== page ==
Another NCAA tourney came to a close tonight, with little chance for a small upset in the making (a below average #3 seed over an incredibly strong #2 seed that should have been a #1 seed), but it all seemed anticlimactic.
Usually, after the Sweet 16, we all experience a let down in excitement in regards to rooting for our favorite underdog. Reason being, there are usually no more than a few to root for at that stage. Why is that? Well, it is hard to wear the glass slipper for 6 straight games. I love the NCAA tournament just as much as the next guy, but come on, what shot does a true underdog have to win the whole thing…NONE! People often reference the 1985 Villanova upset over Georgetown in the NCAA Championship game to prove that an underdog can win the whole thing. Yes, it was a big upset, no one thought Villanova had a shot at getting past Patrick Ewing’s Hoya team. Villanova was ranked 8th in the tournament and Georgetown was the number 1 seed. But, an 8th seed isn’t like a 15th seed, and Villanova is a Big East school. Yes it was an upset from a tournament seeding standpoint, but it wasn’t like Austin Peay beat Duke for the title, now that would really be something!!
Don’t get me wrong, with a possible exception to the NFL playoffs, the NCAA tournament is the best post-season event we have going today. (To all the College Football powers at be – hint hint!) In the NFL, a wildcard has a decent shot at making the Super bowl because a wildcard team would only need to win three games in a row in order to get there (all on the road for the most part). The Patriots seem to make a living off of that, but you won’t see a NCAA basketball team like Murray State get into the Championship game. Why? There are just too many games that you have to win in a row. I think come tourney time, it seems like every team has a good shot at beating any other team on that ONE night. We have seen that time and time again over the years. It’s true that there have even been some Cinderella teams that have won 2-3 giant killer games in a row, Kent State and Valparaiso teams from recent years come to mind. But eventually, just like playing blackjack in Vegas, the house will eventually take all of your money. The better teams seem to always play for the title, which would stand to reason since they have the better players in theory. These teams also always come from the elite power conference; the ACC, Big East, and SEC, just to name a few. The teams from these elite conferences get battle tested almost every game during the regular season (except UCONN for the first 4 games, they always play poor Fairfield U. and Central Connecticut as warm-up filler games). When the tournament rolls around in March, these elite teams know how to win against just about anybody, this can’t be said for school coming out of the MAAC and Big Sky conferences for example.
So, what can we do about all of this? I think the NCAA tournament should just pick the best 64 teams and seed them according to their regular season and respective conference tournament performance. If you are a team like Michigan, who has the potential to win but doesn’t get the job done, they should just be left out of everything (no NIT). The NIT tournament should just be for those teams who win the mid-major and small conference tournament championships, and the remaining teams taken from at large bids from those mid-major and small conferences. That way, an NIT championship winner can be a true representative of the competition it faced all year, and the NCAA tournament can be for the big conferences, since a team from a big conference wins the NCAA tourney every year any way.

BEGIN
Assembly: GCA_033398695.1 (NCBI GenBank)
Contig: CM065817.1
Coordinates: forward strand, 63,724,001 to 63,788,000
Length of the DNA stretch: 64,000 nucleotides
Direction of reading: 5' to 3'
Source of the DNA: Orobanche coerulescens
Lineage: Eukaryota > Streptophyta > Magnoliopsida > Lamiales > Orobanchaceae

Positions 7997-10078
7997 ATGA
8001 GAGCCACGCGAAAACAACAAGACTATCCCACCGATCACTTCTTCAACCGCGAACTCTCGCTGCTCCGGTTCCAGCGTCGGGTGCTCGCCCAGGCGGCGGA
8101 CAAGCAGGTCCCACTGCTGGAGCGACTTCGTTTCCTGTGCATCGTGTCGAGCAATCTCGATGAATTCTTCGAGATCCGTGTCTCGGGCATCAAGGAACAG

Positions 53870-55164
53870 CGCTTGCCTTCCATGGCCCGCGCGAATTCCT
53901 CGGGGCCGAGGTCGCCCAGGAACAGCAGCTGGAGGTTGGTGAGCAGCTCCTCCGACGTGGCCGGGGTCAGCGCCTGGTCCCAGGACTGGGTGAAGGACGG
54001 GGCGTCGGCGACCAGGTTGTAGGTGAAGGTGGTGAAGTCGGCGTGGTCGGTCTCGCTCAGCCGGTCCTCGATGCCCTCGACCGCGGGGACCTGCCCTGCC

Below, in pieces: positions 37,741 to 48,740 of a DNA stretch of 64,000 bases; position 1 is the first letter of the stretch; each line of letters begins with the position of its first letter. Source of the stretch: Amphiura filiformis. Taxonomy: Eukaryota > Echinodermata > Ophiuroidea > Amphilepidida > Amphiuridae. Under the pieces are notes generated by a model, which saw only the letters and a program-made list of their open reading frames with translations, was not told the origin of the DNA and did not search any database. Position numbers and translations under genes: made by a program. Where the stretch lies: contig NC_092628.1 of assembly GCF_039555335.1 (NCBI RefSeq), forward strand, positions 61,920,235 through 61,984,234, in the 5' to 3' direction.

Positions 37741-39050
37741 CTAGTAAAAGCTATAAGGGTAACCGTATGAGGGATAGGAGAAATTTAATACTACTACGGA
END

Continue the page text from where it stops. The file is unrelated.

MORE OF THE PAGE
In conclusion, I tip my hat to the whole meaning of the NCAA basketball tournament. Every team outside the power conferences has a shot (even though it is a very small one), to play for the title. I applaud that for all the little schools that otherwise wouldn’t be seen on national televisions. These teams that do win a few games in the NCAA tourney should be recognized, since they don’t get the recruiting dollars as the big boys do. I attended and graduated from Xavier University in Cincinnati, so I have empathy for the small schools around the country. Until 1987, no one had ever heard of Xavier. Since Xavier has made some noise in the tournament over the past 15 years or so, Xavier is now somewhat of a household name. I also love to read articles from people on sports sites that write about Xavier right before they play for the Final Four. You see titles like “Don’t count out Xavier,” or “You better not look past Xavier,” which have to be written because this years team had a legitimate shot at the Final Four (since they made it to the Elite 8). These people would have never written the article 3 rounds ago because they didn’t actually believe Xavier had a shot. I say, write what you really feel, not what you ought to feel. Who knows what will happen in next year’s tournament, but rest assured the team will be from a power conference and their seed will be 4 or higher. The tournament’s official song is “One shining moment” which accurately depicts what transpires in the tournament. But, you will notice the song isn’t called “Six shining moments,” because only one of the true elite teams gets to experience that.